The process begins with research to gain insight into the prospect’s business environment. This is usually expanded with a series of personal meetings, or even emails, where probing, open-ended questions are asked. Open-ended questions are the kind that can’t be answered with a simple, “yes” or “no.” From the information gathered, a solution is developed and usually presented in the form of a proposal. Also, as you build the relationship, you provide helpful information, resources and such to demonstrate your expertise and also your value. You might consider solving some small problem for the prospect, as well. For example, perhaps you solved a similar problem for another client. You can adapt that solution for the new prospect and be the hero.
When done correctly, the consultative sales model doesn’t feel like sales at all. It’s building a relationship and learning about the prospect. When proposal time rolls around, the one who practices consultative selling will be much better positioned than competitors who didn’t take the time to really learn about and truly understand the prospect, their business and challenges.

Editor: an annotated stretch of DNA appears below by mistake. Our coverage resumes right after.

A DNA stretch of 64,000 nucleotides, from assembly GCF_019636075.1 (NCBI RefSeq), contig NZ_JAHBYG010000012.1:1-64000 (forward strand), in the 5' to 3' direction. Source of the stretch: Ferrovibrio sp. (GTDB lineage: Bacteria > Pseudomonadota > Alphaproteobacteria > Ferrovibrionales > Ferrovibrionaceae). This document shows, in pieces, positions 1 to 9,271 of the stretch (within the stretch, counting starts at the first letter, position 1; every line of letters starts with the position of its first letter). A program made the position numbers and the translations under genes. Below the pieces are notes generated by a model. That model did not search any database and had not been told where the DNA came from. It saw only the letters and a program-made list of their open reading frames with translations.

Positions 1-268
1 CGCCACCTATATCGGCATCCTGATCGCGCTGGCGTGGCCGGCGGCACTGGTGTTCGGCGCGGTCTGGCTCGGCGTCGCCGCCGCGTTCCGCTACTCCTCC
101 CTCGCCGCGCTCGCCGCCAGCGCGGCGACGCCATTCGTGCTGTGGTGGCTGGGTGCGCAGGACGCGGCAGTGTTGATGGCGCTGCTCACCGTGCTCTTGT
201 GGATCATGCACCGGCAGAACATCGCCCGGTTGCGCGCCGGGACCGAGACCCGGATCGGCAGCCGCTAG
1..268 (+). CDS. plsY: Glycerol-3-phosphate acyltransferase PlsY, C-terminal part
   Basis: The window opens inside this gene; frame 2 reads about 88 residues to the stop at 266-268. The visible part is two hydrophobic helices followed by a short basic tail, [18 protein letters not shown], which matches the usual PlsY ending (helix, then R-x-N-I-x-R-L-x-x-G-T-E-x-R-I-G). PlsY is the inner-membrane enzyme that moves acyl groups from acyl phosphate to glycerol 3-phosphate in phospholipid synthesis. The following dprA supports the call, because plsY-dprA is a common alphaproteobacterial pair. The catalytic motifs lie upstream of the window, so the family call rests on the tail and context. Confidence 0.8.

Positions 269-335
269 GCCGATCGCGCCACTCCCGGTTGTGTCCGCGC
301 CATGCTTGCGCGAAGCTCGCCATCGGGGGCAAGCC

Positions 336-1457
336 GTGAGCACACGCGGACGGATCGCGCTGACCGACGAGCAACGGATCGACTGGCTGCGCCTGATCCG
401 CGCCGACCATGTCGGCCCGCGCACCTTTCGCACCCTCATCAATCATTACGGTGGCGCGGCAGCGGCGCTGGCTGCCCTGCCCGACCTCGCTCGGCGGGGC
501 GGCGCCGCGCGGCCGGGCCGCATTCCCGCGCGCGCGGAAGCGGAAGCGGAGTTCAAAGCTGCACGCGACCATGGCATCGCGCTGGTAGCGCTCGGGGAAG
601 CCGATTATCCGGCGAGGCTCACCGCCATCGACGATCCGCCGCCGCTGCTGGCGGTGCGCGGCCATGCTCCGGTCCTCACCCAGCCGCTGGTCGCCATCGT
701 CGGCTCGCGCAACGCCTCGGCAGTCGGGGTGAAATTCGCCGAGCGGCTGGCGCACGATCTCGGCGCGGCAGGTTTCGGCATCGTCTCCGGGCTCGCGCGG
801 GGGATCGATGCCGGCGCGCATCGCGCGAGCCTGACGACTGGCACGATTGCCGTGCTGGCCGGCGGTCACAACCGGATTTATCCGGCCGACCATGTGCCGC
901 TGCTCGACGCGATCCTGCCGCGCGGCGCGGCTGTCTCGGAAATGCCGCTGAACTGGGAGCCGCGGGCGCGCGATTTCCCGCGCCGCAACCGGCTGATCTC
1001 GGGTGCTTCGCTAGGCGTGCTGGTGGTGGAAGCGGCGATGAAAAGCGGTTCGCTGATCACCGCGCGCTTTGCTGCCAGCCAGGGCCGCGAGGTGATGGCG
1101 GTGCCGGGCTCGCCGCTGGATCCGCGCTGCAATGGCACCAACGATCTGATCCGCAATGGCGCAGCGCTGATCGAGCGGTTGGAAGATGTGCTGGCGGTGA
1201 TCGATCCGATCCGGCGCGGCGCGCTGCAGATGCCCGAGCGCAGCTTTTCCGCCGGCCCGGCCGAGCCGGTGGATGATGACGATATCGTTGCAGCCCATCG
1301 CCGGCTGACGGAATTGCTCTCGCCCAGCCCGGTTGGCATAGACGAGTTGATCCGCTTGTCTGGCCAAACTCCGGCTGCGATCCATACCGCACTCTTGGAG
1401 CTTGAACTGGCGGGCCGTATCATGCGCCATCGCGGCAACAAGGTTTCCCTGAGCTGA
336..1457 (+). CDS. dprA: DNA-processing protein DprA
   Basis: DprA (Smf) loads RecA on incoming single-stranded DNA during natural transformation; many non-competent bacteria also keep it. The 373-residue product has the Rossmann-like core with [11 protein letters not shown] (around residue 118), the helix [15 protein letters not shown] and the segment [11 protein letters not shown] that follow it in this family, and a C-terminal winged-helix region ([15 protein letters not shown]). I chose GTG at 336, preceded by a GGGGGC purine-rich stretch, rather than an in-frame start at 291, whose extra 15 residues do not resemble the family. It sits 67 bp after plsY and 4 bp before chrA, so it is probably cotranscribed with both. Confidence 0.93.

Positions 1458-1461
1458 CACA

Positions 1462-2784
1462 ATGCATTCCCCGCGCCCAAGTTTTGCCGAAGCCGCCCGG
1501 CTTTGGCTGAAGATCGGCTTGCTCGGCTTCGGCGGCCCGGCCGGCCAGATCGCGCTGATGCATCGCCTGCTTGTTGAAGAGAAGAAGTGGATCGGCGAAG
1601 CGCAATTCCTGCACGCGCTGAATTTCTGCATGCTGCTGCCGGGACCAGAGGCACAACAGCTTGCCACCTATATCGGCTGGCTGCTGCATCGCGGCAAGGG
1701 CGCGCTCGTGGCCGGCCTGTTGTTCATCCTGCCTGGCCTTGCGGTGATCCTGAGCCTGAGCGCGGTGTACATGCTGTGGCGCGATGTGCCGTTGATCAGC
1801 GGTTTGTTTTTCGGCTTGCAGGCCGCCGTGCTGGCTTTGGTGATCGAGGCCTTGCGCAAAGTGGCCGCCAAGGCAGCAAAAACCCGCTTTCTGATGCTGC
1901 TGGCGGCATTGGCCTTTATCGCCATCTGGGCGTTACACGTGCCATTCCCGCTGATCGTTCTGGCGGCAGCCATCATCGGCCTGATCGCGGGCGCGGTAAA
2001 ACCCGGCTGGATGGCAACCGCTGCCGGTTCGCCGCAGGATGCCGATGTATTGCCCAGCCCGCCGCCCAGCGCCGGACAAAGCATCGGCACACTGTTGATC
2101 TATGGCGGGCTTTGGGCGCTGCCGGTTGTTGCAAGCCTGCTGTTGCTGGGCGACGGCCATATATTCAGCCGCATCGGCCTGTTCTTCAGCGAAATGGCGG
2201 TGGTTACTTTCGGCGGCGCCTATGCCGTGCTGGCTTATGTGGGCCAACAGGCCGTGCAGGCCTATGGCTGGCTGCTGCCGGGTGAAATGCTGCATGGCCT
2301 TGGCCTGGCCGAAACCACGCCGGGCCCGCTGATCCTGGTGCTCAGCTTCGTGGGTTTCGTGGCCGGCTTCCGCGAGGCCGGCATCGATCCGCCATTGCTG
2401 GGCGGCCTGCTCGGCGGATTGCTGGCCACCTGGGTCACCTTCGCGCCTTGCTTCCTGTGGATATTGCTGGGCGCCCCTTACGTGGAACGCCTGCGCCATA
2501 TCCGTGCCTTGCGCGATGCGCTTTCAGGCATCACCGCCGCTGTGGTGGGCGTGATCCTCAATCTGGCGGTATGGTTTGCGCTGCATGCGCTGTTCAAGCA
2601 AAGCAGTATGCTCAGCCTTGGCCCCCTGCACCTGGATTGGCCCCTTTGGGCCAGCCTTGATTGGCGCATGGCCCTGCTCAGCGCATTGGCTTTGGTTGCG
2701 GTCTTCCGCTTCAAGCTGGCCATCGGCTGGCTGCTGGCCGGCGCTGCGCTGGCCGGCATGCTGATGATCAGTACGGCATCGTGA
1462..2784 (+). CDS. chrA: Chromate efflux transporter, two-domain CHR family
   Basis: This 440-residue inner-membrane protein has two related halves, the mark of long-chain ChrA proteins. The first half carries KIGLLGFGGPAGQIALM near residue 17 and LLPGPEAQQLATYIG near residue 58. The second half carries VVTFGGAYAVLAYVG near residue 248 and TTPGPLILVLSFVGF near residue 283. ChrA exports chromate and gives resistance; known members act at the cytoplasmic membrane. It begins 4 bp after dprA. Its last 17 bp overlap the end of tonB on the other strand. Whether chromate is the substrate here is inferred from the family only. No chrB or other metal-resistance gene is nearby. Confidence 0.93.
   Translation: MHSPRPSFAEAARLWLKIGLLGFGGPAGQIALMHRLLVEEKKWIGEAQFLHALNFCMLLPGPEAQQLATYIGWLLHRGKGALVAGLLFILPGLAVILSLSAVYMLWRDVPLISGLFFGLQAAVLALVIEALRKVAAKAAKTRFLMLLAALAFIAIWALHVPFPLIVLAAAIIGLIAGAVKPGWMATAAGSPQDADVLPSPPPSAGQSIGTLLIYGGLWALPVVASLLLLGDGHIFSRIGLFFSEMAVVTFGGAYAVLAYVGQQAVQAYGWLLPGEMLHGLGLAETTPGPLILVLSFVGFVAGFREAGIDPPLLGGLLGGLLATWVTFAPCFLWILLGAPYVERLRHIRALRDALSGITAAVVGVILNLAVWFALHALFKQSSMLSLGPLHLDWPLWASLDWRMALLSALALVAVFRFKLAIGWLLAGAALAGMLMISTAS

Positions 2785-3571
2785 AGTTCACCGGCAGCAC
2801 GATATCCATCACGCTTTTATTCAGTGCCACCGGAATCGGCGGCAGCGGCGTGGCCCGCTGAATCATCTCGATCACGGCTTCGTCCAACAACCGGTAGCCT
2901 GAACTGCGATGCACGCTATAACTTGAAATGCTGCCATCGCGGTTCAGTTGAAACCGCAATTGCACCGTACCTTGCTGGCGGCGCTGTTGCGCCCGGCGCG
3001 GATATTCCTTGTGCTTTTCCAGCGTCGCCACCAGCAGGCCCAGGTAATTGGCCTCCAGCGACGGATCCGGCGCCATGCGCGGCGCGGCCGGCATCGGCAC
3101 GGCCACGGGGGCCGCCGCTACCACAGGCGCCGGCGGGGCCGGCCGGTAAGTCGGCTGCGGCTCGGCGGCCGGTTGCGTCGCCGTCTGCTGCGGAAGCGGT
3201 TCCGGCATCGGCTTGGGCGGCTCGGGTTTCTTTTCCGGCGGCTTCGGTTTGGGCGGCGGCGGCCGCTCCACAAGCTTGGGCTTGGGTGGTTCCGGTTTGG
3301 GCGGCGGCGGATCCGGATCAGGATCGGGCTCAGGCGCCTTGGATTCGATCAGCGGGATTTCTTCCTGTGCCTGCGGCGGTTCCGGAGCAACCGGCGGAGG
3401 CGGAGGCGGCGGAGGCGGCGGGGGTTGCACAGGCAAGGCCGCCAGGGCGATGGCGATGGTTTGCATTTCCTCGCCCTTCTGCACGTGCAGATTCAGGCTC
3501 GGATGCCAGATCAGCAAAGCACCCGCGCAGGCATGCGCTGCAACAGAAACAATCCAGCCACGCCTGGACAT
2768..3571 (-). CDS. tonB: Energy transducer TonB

Have you ever noticed how the older one gets, the faster the years seem to blow by? It’s one of those time-relativity things. When you’re five, a year represents 1/5 of your life. When you’re 50, it represents 1/50. Each year, our perception of time compresses, so the years roll by, seemingly faster and faster, until the next thing you know, AARP is filling up your mailbox with membership invitations and you find yourself considering which Medicare plan is best. Now then, isn’t that a cheerful proposition?
But this post isn’t about our ever increasing race toward oblivion. It’s about planning. This year went by with head-spinning speed and the new year is upon us. Now is the time to close out 2014 and start to set things up for 2015, if you haven’t done so already. If you play your cards right, you can schedule your work for the next several months or more.
To do that, you’ll need to get chummy with your clients for more than holiday get-togethers and toasting the New Year. Consider contacting your best clients – the ones you want to clone – and inviting them to lunch, on you of course. It’s a nice way to say, “Thanks!,” for sending you all that work during the year. But, it’s also a way to glean a lot of useful information.